I haven't used Pomegranate juice before, but my gut reaction would be to start out small with it, as its a pretty strong tasting juice. Maybe 4.5 gallons apple, to .5 gallon Pom? Give it a go! The nice thing is this stuff is so easy to make, doing test batches isn't onerous at all. Or do what Rekoob, above, does and do small test batches using different ratios and then use the ratio you like best moving forward.
Other thing I would say to watch out for is that different fruits have different kinds of sugars and acids and give you different end products? IE: why you see hard ciders every where but almost never hard orange juice.
 
I won't get too deep into the process, but it basically the following process:
1. Kill off the yeast somehow, Potassium Nitrate or Campden tablets should work.
2. add sugary syrup to taste. This can be done by taking samples and trying different ratios, or mathing it out!
3. Enjoy
4. Profit
Really, you can add ANY type of sugar source to sweeten it (honey, back sweetening syrup, sugar, fruit juice) Each will impart their own flavor flairs. The key is to make sure your yeast is dead before you do so, otherwise it will reactivate and ferment all of that sugar out again.
 
I have several friends that swear by this method, while it DOES stop fermentation, it doesn't remove/kill the yeast, so you always risk reactivation. BUT that being said, as you suggest, in keg, it can work just as well, as most time kegs are going right into the fridge and should keep most yeasts happily asleep. In bottle, it definitely won't work, unless you always keep all of your bottles refrigerated. At that point, its just asking for trouble. I do think in most cases, backsweetening of any kind should be married with Campden Tablets.
 
i always use 1-2 cans of apple juice concentrate to back sweeten, depending on how sweet i want it. have also used a can of cranberry juice concentrate and a can of pear juice concentrate to change the flavor up.
 
Typically, K-meta (or Campden tabs) won't in fact kill off a virile colony of yeast. What most wine makers do to back sweeten is allow the cider (or wine) to age about 6 - 9 months, racking every couple of months. This process reduces the number of living yeast cells to very few in number. You then add K sorbate AND K-meta. The K-sorbate prevents the cells from reproducing and the K-meta prevents other yeast from colonizing the liquid. You can then back sweeten with little concern that the yeast will be able to ferment the added sugar.
 
sulphur smell suggests that you are stressing the yeast - perhaps they do not have enough nutrient. You may want to provide the yeast with some DAP or equivalent and you may want to aerate the must by whipping air into the frmenter. As long as the gravity is above say, 1.010 , degassing (removing CO2)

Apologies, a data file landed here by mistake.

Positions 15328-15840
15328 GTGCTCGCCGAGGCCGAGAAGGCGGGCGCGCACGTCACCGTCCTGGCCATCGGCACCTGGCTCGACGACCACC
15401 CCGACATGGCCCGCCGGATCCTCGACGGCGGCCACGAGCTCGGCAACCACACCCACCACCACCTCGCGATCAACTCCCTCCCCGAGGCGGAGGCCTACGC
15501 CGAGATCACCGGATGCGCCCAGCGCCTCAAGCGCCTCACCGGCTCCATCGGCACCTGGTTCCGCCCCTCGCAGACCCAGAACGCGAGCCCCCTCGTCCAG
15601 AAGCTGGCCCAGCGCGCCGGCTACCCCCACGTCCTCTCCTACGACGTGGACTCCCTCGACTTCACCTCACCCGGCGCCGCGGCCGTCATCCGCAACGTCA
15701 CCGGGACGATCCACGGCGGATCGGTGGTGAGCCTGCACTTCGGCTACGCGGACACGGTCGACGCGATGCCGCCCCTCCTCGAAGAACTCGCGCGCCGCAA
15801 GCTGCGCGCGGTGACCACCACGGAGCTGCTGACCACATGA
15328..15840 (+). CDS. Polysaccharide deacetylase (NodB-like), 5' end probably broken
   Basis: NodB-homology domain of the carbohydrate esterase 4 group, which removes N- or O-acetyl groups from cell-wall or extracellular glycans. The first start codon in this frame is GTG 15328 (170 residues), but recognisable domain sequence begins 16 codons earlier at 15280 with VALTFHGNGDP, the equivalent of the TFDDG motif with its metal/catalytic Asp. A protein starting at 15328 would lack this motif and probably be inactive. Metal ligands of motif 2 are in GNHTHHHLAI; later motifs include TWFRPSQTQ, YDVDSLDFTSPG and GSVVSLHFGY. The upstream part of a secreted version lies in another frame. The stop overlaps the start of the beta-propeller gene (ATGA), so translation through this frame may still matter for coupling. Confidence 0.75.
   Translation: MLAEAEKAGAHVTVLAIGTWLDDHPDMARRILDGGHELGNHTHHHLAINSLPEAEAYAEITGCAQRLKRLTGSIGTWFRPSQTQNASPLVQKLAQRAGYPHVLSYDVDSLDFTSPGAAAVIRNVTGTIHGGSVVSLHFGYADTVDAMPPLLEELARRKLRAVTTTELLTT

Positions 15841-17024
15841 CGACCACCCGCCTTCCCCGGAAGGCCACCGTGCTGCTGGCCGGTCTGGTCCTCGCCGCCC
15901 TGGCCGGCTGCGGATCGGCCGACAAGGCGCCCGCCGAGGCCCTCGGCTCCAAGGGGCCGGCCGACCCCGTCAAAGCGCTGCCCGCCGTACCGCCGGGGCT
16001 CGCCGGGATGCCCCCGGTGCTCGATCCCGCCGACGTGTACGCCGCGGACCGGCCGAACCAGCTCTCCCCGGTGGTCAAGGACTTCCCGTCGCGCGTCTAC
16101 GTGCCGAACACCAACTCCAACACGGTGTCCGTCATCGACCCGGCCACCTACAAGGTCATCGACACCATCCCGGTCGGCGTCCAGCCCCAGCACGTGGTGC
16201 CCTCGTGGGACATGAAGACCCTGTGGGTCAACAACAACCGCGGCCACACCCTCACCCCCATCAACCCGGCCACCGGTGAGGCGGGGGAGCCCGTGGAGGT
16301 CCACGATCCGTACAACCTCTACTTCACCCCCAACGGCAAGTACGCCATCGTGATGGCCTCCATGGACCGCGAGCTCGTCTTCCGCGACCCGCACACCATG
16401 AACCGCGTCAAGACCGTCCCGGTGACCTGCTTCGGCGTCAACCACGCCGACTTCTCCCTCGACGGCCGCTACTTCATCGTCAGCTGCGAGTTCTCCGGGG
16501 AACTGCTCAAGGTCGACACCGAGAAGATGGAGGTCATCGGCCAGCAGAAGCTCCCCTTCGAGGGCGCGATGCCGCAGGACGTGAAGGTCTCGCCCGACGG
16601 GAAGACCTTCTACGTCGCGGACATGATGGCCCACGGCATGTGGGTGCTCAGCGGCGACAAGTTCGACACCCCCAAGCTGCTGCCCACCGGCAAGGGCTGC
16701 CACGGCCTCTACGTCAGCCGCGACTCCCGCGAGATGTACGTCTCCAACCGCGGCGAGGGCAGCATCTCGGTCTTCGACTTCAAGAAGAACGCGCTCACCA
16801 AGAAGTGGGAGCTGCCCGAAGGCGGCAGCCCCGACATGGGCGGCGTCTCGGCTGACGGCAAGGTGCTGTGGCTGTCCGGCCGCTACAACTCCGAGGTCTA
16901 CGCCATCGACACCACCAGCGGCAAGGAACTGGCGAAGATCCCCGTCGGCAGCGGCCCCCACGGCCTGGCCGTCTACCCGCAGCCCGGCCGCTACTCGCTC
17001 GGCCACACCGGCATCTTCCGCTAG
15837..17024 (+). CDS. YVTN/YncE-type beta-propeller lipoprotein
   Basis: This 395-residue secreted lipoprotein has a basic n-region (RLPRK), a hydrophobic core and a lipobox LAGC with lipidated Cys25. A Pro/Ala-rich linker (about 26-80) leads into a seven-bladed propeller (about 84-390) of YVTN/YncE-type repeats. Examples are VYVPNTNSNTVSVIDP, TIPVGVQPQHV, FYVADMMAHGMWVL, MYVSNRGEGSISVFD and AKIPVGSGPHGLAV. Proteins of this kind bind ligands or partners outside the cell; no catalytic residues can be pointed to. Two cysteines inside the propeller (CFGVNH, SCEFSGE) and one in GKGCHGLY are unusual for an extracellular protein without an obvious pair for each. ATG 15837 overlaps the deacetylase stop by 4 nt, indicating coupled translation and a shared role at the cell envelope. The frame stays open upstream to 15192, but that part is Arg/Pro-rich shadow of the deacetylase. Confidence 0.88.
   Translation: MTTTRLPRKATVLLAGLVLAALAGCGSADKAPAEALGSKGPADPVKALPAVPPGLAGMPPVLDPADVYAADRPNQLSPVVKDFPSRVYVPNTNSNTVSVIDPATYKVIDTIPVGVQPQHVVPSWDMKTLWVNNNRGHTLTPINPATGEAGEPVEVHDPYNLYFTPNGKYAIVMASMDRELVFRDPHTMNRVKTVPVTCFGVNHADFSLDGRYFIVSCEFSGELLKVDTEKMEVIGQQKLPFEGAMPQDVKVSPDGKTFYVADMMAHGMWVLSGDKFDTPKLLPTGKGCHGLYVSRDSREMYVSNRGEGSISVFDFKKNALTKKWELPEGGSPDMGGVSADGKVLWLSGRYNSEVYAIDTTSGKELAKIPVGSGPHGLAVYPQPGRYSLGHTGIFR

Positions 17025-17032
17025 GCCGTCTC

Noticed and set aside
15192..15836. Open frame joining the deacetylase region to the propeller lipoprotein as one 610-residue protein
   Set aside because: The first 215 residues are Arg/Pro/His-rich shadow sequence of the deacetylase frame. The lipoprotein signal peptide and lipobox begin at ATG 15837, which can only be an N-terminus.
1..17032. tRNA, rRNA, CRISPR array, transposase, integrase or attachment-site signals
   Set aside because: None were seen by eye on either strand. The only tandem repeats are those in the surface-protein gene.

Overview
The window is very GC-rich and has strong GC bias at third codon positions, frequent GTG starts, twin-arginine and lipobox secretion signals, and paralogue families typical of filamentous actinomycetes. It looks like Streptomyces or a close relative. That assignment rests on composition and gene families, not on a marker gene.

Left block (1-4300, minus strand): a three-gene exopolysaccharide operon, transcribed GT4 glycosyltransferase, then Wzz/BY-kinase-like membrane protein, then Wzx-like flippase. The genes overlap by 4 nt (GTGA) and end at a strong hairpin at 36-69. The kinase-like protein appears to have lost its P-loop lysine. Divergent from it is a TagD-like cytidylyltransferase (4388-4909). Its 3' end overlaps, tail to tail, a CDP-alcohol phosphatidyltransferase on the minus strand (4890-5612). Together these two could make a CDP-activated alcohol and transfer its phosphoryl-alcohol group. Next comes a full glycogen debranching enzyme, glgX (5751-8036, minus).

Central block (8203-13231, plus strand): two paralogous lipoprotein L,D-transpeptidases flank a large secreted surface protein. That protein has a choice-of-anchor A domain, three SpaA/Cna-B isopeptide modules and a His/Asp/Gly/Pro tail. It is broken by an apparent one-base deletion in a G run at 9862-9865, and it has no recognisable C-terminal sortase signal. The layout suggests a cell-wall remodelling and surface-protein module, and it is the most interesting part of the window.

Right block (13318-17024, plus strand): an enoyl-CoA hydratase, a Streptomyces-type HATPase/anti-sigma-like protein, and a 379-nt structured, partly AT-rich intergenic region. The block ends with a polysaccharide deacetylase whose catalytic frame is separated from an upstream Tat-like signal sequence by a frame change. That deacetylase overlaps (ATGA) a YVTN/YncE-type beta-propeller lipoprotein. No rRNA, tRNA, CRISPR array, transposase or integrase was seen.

and incorporating oxygen is good for the yeast and is not bad for the wine (or cider)
 
I do not, as I keg mine, and then carbonate with CO2, but you can. you can also bottle it still if you like, some people do prefer it uncarbonated.
 
Depends on the yeast. Cider does make some sulfur, but it goes away. WLP cider yeast (775?) makes a LOT of sulfur.
 
Has anyone tried using that non-fermentable sugar from the brew shops for back end sweetening? I'm wondering if I can use that without killing the yeast, and still bottle condition.
 
Yes you can. I've sweetened with xylotol and bottle conditioned with dextrose. Worked like a charm. Let it age after bottling in order to smooth out the flavours. Turned out really nice after 4-6 months aging in the bottle.
 
Thanks for sharing. When I bottle it do I add the same amount of priming sugar as home brew? Do I have to age it in the bottles like home brew?
Thank You,
Larry
 
I have been making hard cider (more correctly apple wine) for 8 years now. Started with 5 gallon water bottles and now do one 55 gallon drum. I have never worried about the wild yeasts and just pitch a strong champaign yeast with dissolved common granular sugar. 6 weeks later or when the ABV reaches 1.000 try to stabilize the fermentation then transfer to 5 gallon cornelius kegs for aging and carbonation. I also add cinnamon sticks and cloves at this time.
 
This should be a simple subject on a very old traditional process, but I observe:
1) Some folks posting appear not to care to distinguish between "Cider" & apple juice.
2) Most folks will not have access to orchards with owners willing to indulge in amateur picking.
3) Apple juice concentrate & plain apple juice are needed here, beware that either is free from preservatives!
4) It's now many years since I tasted English cider made from "cider apples" (whatever they are) & I can assure readers it was delicious With high ABV & it did not taste of apples. In those days it was distributed & pulled from wooden barrels. No commercial cider that I have tasted since tastes anything like as good. In fact most commercial ciders to me seem more like apple flavored white sparking wine.
5) Has anyone researched how the good stuff was made in the old days?
6) BTW, I once years ago, filled my car with free windfall apples. Getting useful juice therafter was a nightmare & not something I will ever try again - you have been warned!
 
I've made cider for years in many variations. My ideal was sparkling, very slightly sweet, in bottles. Don't even try it! Twenty years of brewing beer and I never had any bombs...until I tried this. I carpet bombed my basement. If you want it sparkling.........keg it.
 
I make a simple cider using brown sugar, Motts Apple juice,Red star yeast mentioned here and back sweetened with two cans frozen apple concentrate, which I think is pretty good, but it ends up to be too acidic after a few glasses. Is there anything I can do to cut down the acidity.
 
Sounds like a great way to keep the natural sweetness of cider but still elevating it by making it hard. I'm not set up for kegging. How could I add the sweetness to the cider and still have enough yeast in it for priming without my yeast eating to much and explosions happening?